I moved to Spain 10 years ago and never looked back. Well, sorta. At 22, and fresh out of college, I was initially shocked by what seemed to be a third-world country of loud-mouth, Mediterranean smokers. While that might have been true, my feeling of shock was quickly replaced by envy and later appreciation of Spaniards’ “no pasa nada” attitude and laid-back lifestyle (not to mention, addictive night-life). Yes, I felt like (and still feel like) “a fly in a bowl of milk” almost everywhere I go. But I eventually brushed that off my shoulder after the 1000th person asked to touch my twisted afro that I used to wear (I think that was probably on day 5).
If you had the pleasure of knowing me 10 years ago, and for some odd reason decided to ask me where the ideal place to raise a family would have been, I probably would have turned the other way and asked the bartender (because obviously you would have asked me that question at a bar no doubt) for two more gin-tonics (containing highly adulterated and questionable alcohol colloquially known as “garafón”). I then would have promptly turned back around, handed you one of those tasty beverages and then replied, “Does this answer your question?”
My how times have changed! Well, sorta. I’m now 32 and still not even close to feeling old, but like a lot of my American compatriots stateside, I’m married with children, a house and a job. Yes, I’ve got a daily grind, and that aforementioned daily grind often makes me feel like I’m beset on all sides by the inequities of the selfish and the tyranny of evil men (thanks Samuel L. ). Despite the normal stress of everyday occurrences, my saving grace is my family, and Spain couldn’t be a better place to raise one! From the amazing weather to great family activities, this list serves to prove that while my daily grind is indeed just as shitty as yours, I don’t mind it because raising a family in Spain rocks!
Moms and dads relax. First, if you use the public system, having a baby won’t cost you a thing! We had a doctor and a midwife assigned to us. Free Universal healthcare covers live birth and unlimited care should any complications arise in the delivery room. When baby is born mom gets 16 weeks paid maternity leave with the possibility to take up to 1 hour off of each work day which can be divided into two half hours for the baby’s first 9 months for nursing. If mamá wants, she can add those nursing hours up and take full days off. Dad gets 13 days of paid paternity leave and mom can always give dad any maternity leave that she doesn’t use (that never happens though).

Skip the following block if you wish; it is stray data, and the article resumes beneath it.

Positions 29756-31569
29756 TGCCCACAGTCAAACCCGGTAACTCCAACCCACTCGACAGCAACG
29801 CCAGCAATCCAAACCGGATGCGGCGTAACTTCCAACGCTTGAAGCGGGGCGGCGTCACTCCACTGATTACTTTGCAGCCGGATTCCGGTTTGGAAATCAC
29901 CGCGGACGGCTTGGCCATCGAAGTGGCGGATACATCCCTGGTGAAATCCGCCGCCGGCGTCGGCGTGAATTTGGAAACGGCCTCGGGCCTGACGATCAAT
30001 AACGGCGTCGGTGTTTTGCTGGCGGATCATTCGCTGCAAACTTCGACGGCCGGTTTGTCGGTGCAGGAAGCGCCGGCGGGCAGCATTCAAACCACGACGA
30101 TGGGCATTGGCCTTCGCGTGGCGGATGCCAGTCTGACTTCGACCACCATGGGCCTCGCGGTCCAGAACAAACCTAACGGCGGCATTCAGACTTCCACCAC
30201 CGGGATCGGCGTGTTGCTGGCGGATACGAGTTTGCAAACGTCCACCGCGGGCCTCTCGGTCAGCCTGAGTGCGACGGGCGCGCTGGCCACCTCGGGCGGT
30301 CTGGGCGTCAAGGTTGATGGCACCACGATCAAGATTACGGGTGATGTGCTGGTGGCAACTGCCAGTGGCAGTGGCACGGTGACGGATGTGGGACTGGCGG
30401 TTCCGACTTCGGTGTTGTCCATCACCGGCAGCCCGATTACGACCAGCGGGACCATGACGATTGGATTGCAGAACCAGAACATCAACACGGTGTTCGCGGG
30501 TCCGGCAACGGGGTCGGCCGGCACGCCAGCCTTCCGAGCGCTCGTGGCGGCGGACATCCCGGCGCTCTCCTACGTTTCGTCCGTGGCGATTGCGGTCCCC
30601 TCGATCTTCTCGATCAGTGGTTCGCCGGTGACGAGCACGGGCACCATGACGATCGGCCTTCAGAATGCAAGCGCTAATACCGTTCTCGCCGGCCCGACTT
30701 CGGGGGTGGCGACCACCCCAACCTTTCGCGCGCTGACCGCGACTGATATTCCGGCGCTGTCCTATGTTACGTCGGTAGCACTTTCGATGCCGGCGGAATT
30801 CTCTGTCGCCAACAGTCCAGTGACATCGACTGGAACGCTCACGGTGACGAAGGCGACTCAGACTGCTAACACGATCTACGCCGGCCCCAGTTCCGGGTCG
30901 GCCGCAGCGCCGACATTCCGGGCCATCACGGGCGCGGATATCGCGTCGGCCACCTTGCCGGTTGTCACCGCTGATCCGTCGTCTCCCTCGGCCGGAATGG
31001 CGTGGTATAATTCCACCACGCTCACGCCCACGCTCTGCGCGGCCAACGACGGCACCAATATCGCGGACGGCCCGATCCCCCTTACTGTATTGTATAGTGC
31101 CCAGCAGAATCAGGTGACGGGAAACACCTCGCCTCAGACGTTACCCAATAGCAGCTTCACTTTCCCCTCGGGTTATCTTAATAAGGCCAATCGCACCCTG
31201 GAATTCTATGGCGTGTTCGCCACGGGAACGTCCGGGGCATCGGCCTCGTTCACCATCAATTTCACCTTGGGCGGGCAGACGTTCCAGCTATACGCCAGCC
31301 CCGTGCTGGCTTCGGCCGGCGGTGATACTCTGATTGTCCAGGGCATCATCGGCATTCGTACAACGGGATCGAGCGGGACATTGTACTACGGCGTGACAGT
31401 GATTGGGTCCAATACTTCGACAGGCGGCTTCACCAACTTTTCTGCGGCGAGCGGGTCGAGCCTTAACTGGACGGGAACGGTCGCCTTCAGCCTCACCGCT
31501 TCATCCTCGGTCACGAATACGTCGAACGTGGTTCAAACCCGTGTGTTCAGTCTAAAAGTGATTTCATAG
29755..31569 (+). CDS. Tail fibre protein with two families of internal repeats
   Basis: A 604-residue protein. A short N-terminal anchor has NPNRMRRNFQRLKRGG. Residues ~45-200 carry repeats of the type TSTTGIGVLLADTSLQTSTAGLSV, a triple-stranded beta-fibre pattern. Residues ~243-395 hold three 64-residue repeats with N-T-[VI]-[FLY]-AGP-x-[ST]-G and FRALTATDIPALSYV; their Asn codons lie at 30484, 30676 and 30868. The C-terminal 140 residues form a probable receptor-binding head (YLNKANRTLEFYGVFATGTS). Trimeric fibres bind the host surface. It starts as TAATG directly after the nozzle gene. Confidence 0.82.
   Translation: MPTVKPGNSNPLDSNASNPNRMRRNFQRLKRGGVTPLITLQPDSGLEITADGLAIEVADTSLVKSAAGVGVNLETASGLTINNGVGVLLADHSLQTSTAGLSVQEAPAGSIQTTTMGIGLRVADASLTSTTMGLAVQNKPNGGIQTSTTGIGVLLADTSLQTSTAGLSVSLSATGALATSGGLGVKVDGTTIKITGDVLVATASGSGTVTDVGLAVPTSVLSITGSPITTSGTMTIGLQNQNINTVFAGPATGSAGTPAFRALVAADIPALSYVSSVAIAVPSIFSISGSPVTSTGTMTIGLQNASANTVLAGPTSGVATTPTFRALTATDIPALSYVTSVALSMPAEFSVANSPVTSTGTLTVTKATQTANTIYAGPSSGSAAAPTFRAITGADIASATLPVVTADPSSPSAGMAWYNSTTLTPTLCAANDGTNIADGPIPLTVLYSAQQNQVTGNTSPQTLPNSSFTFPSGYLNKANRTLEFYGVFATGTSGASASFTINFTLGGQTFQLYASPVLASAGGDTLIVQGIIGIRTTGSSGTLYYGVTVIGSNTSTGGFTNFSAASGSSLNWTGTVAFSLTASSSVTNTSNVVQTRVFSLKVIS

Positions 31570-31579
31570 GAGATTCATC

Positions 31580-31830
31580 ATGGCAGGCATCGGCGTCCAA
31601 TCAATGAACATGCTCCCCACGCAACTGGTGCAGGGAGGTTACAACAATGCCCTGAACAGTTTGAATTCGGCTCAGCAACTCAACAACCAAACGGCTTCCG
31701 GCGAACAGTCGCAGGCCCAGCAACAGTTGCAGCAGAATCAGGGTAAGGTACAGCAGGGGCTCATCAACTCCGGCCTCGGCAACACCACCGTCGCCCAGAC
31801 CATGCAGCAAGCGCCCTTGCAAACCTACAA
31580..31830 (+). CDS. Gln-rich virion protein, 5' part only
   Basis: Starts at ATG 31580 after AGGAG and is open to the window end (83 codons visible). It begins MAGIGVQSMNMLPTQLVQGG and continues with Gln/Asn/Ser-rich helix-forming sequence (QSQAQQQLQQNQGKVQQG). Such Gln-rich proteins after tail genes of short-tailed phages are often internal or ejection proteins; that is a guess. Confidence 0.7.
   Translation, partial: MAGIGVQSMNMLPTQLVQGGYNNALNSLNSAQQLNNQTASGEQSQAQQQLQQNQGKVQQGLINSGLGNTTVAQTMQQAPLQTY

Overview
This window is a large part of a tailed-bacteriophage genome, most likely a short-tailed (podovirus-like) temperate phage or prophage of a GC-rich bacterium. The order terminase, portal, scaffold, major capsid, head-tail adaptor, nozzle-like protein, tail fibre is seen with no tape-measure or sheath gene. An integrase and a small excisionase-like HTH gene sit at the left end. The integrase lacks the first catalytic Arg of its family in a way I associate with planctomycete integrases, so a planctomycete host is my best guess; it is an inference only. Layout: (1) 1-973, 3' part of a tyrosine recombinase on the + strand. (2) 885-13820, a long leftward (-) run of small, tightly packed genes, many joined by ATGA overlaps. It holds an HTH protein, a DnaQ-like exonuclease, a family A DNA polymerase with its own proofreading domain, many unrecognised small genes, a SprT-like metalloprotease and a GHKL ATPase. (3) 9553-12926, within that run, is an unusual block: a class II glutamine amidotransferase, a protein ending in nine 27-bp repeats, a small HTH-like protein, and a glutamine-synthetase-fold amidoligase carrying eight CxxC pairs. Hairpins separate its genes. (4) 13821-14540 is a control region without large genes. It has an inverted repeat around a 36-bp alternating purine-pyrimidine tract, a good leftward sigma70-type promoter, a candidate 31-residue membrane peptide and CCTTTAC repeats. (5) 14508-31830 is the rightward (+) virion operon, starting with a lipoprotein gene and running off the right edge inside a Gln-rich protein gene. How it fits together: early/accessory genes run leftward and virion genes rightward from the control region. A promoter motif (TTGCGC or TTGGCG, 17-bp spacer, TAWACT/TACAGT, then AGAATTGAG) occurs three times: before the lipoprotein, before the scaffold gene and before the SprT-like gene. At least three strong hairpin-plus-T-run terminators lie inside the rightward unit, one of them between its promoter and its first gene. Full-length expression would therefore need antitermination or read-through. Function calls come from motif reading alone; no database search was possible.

Recommendation: Consider all your options, Healthcare systems are regional and you’ll have to use the regional system that you are a resident of. In general public hospitals are excellent and deliver great service and care.
At least 22 days of paid Vacation
What says family more than a long vacation where you forget the days of the week and completely disconnect from the world. Spain gives all working people a month of paid vacation. Sad when you realize that the average American only gets 12 days (unpaid) vacation and most Americans don’t use all of it! In Spain, you can relax, slow down, and enjoy your family!
Recommendation: USE ALL of your vacation, your boss won’t think less of you!
Whether it’s fun at the beach, in the mountains, or the pueblo, the weather in Spain almost always delivers! Spain has almost 300 days of sun and the clear summer nights and bright sunny days make Spain a great place to do any activity involving sun! Take a stroll in the park, walk down Gran Via, dar un paseo in Plaza Mayor, or head to one of my kid’s favorite playgrounds, the weather allows you to do it all and not worry too much about getting rained on.
Recommendation: Retiro Park in Madrid is a treasure chest for a family day out!
Going to bars with your kids
Your bar hopping days don’t have to end when you have kids here. Take your kids out with you! It’s common for parents to take their kids out with them to bars and restaurants to drink cañas and vino with their friends. In Spain, drinking normally goes hand in hand with food, friends or family. So yes, kids are allowed at the bar…Take that APPLEBEE’s!
Recommendation: Mercado San Fernando, kids everywhere and great drinks!
Cost of Living
Spain offers very affordable living. While it’s true that unemployment rates remain relatively high, it is generally a cheap place to live and it’s easy to live within limited means. You may not make a lot but Spain is an easy place to live if you’re on a budget.
Recommendation: Lavapies area of Madrid offers great location, affordable housing, cheap dining, and lots of cultural activities, all within a short walk to Madrid’s bustling downtown area.